Working Capital Turnover Ratio

What is the Working Capital Turnover Ratio?

The working capital turnover ratio shows the revenue generated by the working capital of your business. It is a measure of the efficiency with which the business uses its resources. It is calculated by dividing revenue by working capital. The ratio is sometimes referred to as the sales working capital ratio.

The term working capital refers to the net liquid assets of a business used in it’s normal day to day trading operations. In a simple business it would be calculated as inventory plus accounts receivables less accounts payable, representing the funding needed to buy inventory and provide credit to customers reduced by the amount of credit obtained from suppliers. In more general terms it can be defined as current assets less current liabilities.

What is the formula for the Working Capital Turnover Ratio?

Working Capital Turnover Ratio = Revenue / Working Capital

Replacing working capital with current assets less current liabilities we get the following:

Working Capital Turnover Ratio = Revenue / (Current Assets – Current Liabilities)
  • Current assets are given in the balance sheet and includes cash, accounts receivable, and inventory.
  • Current liabilities are also found in the balance sheet and includes accounts payable and short term (due in less than 1 year) debt. There is discussion as to whether overdrafts should be included in the current ratio calculation. Strictly speaking overdrafts are payable on demand and are therefore part of current liabilities. In practice under normal circumstances, a bank will view the business relationship as an ongoing one and overdrafts could be excluded. In the balance sheet format used below overdrafts have been left out of the calculation.
  • Revenue is found in the income statement. It may be called sales or turnover.

The Working Capital Turnover Ratio Calculation in Practice

Income Statement for the year ended 31 December 2015
Revenue 44,000
Cost of goods sold 17,600
Gross profit 26,400
Operating expenses 13,500
Depreciation 6,500
Operating income 6,400
Finance costs 2,000
Income before tax 4,400
Income tax expense 900
Net income 3,500
Balance Sheet at 31 December 2015
Cash 500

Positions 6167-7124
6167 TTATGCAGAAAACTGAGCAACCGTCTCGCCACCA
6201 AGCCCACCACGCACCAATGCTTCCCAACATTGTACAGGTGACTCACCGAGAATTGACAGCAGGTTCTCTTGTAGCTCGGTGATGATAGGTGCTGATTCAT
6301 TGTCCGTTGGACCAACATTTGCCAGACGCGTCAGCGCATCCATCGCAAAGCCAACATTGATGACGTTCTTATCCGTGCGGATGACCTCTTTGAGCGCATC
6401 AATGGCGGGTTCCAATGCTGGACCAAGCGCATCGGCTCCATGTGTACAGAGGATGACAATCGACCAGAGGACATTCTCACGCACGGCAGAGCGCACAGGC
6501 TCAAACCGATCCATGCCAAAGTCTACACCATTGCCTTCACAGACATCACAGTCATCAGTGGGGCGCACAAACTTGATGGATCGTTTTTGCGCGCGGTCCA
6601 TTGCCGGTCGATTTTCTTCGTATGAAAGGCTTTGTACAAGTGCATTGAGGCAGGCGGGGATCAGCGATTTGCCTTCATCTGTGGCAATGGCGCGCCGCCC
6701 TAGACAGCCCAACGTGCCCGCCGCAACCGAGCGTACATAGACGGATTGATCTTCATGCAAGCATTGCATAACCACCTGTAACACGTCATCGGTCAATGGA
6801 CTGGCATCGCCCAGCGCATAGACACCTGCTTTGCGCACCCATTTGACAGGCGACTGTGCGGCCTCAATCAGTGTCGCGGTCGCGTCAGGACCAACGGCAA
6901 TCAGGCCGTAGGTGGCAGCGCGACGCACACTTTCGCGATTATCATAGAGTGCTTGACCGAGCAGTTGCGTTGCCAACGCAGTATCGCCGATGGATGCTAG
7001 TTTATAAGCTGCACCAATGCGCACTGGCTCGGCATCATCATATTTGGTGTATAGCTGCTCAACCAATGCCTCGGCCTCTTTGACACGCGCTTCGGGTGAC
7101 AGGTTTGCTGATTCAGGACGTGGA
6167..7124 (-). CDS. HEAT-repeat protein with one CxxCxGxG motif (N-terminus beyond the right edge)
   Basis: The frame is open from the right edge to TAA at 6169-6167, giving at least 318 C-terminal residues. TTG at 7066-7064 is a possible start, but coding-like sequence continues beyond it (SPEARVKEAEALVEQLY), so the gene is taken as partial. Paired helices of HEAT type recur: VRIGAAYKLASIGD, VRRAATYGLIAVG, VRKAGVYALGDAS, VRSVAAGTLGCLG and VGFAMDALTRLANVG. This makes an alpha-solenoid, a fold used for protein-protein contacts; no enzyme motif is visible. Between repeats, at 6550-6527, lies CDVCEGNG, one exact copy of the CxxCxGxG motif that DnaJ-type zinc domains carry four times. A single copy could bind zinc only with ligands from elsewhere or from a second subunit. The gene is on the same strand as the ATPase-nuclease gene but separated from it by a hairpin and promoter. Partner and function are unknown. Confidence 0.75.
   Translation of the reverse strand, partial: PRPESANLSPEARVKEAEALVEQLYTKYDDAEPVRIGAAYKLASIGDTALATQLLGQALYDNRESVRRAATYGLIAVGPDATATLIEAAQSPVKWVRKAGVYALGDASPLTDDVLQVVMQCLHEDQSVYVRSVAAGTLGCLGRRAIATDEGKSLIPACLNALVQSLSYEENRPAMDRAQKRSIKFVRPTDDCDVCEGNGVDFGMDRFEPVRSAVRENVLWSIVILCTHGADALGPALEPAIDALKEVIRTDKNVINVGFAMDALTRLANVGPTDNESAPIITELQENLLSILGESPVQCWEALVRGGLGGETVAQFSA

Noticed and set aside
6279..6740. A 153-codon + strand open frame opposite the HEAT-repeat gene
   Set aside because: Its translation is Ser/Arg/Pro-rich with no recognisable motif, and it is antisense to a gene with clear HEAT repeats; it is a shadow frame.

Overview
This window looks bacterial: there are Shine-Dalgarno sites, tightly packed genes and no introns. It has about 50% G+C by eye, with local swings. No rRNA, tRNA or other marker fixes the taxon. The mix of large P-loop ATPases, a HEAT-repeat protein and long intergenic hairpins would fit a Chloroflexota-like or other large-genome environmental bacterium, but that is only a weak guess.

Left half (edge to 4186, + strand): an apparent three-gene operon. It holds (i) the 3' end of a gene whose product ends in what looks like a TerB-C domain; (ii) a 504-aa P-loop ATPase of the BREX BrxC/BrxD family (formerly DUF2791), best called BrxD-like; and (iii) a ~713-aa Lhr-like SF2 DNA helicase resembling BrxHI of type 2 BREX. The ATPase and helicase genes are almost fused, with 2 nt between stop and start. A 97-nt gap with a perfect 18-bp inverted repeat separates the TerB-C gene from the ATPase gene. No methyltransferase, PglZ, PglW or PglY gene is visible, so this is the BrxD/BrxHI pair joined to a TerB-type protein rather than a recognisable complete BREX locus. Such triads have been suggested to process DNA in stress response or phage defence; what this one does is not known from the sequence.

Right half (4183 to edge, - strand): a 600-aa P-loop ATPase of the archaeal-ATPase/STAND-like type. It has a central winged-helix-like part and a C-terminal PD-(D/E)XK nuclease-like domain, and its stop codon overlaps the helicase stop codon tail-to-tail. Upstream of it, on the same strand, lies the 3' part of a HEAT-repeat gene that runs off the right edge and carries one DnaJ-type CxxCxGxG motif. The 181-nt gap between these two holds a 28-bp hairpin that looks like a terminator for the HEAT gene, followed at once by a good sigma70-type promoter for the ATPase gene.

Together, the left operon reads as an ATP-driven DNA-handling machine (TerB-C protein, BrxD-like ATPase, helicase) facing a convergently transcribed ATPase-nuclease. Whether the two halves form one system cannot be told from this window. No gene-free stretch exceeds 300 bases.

Accounts receivable 12,500
Inventory 2,000
Current assets 15,000
Long term assets 39,000
Total assets 54,000
Accounts payable 9,000
Other liabilities 1,000
Current liabilities 10,000
Long-term debt 21,000
Total liabilities 31,000
Capital 6,000
Retained earnings 17,000
Total equity 23,000
Total liabilities and equity 54,000

In example above revenue is 44,000 and the working capital is 5,000 calculated as follows:

Working capital = Current assets - Current liabilities
Working capital = 15,000 - 10,000 = 5,000

The working capital turnover ratio is given by using the formula as follows:

Working capital turnover ratio = Revenue / Working capital
Working capital turnover ratio = 44,000 / 5,000
Working capital turnover ratio = 8.80

For every 1 invested in working capital 8.80 is generated in revenue or revenue is growing 8.80 times faster than the working capital needed to generate them.

Now suppose for the same investment in working capital the business is able to increase the sales to 60,000, then the working capital turnover ratio will increase to 60,000 / 5,000 = 12.00. For every 1 invested in working capital 12.00 is generated in revenue.

What does the Working Capital Turnover Ratio Show?

The ratio shows how efficiently the resources of the business are being used to generate revenue.

A high upward trend in the working capital turnover ratio indicates that the business can generate more revenue without needing to increase working capital which in turn will reduce the amount of funding needed.

A downward trend in the working capital turnover ratio can indicate for example that accounts receivable (current assets) are increasing as sales increase. Eventually this will result in the business being unable to fund its working capital requirement and a cash flow shortage.

All assets of the business should yield their maximum return for the owners, so it is important to monitor any changes in the working capital turnover ratio.

Useful tips for using the Working Capital Turnover Ratio

  • The ratio will vary from industry to industry, so it is important to make comparisons to similar businesses in your sector.
  • There is no correct value for the ratio, the important thing is to ensure that the trend is upwards to show improving efficiency.
Working Capital Turnover Ratio November 6th, 2016Team

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